The 2011 BMW MOA International Rally was a good way to spend some quality time with 7500 of your closest friends…during a heatwave. In fact, this year the tag line was “A Family Reunion”. As with all large families, you have to love everyone even if you don’t always agree with uncle Phil’s politics, or cousin Susan’s body piercings. One of the things that I really admire about this family is its ingenuity. In some cases, it is just frugality. Despite owning and paying for a premium brand, there are some family members that will go to great lengths to avoid spending the amount demanded for a commercially available gadget or enhancement. They will make their own. Many have the knowledge and skill to do so, and we are all thankful for some of the resulting commercial products or home workshop items available. Others create solutions to problems that the commercial world doesn’t view as viable. For example, what if you’d like to use your dual sport bike to drive your snow plow? You won’t find that coupling in the BMW accessory catalog, now will you? Anyway, the solutions at the rally always range from humorous to brilliant, and this year I was particularly captivated by trailers. Not because I want one, but because I noticed a lot more of them than in prior years. I have to admit that I have seen a few on the road over time and have always thought that they compromised the whole purpose of a motorcycle. Why not just pack less gear or use UPS? Why compromise the most agile of vehicles on the road? Perhaps valid questions, but a sidecar is perhaps more compromising, and I want one of those someday. if this many of my family members saw the wisdom in this approach, I should at least replace sentiment with research.
BMW owners have long been known for loading up their bikes with gear and going to Columbia for coffee. Via Tibet. In fact, many bikes at the rally were stacked with loads that I’m sure required them to use major highways where the overpasses had sufficient height clearance. Vendors offering solutions for carrying more stuff or offering smaller lighter stuff are always popular with my family. If there is a crack or a crevice on a BMW motorcycle, chances are that someone makes a storage solution that fits in that space. I myself am planning to sell a storage solution for the space in between spokes on alloy wheels. The prototype has a slight problem above 30MPH and in crosswinds, but it provides 20 liters of usable storage, so I’m sure there is a niche of people who are willing to compromise. My other idea is for a periscope that allows us to see over our fully extended tank bags. Many family members at the rally showed up with sidecars full of gear as another way to address the problem. I’m sure some of these sidecars never had a person in them and exist solely to carry gear. But I digress.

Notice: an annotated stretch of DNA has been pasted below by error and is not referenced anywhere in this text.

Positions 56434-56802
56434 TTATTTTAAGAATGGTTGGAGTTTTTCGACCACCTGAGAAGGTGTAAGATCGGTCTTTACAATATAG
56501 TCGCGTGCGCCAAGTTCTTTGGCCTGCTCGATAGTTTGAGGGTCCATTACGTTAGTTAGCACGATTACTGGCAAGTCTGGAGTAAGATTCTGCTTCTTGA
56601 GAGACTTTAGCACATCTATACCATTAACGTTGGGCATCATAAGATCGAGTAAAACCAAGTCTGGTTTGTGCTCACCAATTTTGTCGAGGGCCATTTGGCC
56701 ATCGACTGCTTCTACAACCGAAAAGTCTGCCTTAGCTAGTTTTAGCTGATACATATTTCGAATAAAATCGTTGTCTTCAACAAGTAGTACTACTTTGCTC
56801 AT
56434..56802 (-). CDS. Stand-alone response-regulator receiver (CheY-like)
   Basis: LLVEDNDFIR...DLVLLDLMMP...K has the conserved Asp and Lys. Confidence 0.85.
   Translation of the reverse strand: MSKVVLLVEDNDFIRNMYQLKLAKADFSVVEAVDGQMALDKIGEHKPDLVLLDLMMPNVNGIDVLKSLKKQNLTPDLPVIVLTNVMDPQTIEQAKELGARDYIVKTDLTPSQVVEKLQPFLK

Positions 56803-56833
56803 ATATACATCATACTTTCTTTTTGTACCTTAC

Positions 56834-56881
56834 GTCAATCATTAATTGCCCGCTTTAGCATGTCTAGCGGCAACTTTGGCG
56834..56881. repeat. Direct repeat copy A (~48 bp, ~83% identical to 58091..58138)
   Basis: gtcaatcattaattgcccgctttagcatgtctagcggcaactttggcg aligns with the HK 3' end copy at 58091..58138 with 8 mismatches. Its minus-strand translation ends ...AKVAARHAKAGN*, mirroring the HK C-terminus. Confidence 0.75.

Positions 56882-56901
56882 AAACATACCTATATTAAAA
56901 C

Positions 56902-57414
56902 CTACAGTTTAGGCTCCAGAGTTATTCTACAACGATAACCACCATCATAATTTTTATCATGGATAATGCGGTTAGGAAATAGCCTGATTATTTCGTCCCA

The point is that in many ways, a trailer is a natural extension of the need of this family to carry more gear. The family members with trailers have obviously decided on a more traditional automotive approach. Attach a trailer hitch, and pull something behind you with more room for gear. It has some logic and it is even convenient. As family member, Frank said to me, “I got tired of having to pack and unpack the bike every time I stopped to camp. Now I pull up to the campsite, unhitch the trailer, and go ride the twisties.” Sounds appealing. Another family member, Steve. said “I had this bunch of aluminum diamond plates laying around. It was either a set of luggage or this. By the time I made the luggage big enough, I was as wide as a freakin car, so I went with the trailer.” Having seen some loaded-up bikes, I can see his point.
Motorcycle trailers have some unique challenges. The hitch needs to be attached to solid points on the rear of the frame. With a swingarm (or even a single-sided swingarm) at the back of most bikes, this can be a challenge. They need to lean or allow the bike to lean independently. They need lighting. They need to be lightweight. But that is not all. It is a long-held view that trailers should match the vehicle pulling them, and hence the 57 Chevy pulling the half-of-a-57-Chevy trailer. The equivalent was certainly at the rally, with a K1200LT and trailer. Home-made, store-bought, one wheel, two wheels, big, small, cheap, expensive, they were all there. Family member Rick observed, “I have not seen two of the same trailer at this entire rally. It is just a giant Farkle, and no two bikes are farkled the same.” Farkle on Rick. I’m not sure if this is a growing trend in the family or I’m just noticing them more this year. I’m not a potential customer for a trailer, but you have to admire the resolve and ingenuity that goes into this particular solution to taking it all with you.